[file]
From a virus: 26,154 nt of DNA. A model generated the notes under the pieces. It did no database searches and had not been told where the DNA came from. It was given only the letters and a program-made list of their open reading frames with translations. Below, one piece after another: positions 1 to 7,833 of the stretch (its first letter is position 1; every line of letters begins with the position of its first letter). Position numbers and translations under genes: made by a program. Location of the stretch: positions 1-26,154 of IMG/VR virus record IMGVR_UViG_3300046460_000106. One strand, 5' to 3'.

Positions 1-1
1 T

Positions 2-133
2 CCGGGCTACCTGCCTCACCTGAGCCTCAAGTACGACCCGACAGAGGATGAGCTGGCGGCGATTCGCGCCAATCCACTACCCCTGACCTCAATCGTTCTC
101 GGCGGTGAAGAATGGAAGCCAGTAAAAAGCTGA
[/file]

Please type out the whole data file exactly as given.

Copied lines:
From a virus: 26,154 nt of DNA. A model generated the notes under the pieces. It did no database searches and had not been told where the DNA came from. It was given only the letters and a program-made list of their open reading frames with translations. Below, one piece after another: positions 1 to 7,833 of the stretch (its first letter is position 1; every line of letters begins with the position of its first letter). Position numbers and translations under genes: made by a program. Location of the stretch: positions 1-26,154 of IMG/VR virus record IMGVR_UViG_3300046460_000106. One strand, 5' to 3'.

Positions 1-1
1 T

Positions 2-133
2 CCGGGCTACCTGCCTCACCTGAGCCTCAAGTACGACCCGACAGAGGATGAGCTGGCGGCGATTCGCGCCAATCCACTACCCCTGACCTCAATCGTTCTC
101 GGCGGTGAAGAATGGAAGCCAGTAAAAAGCTGA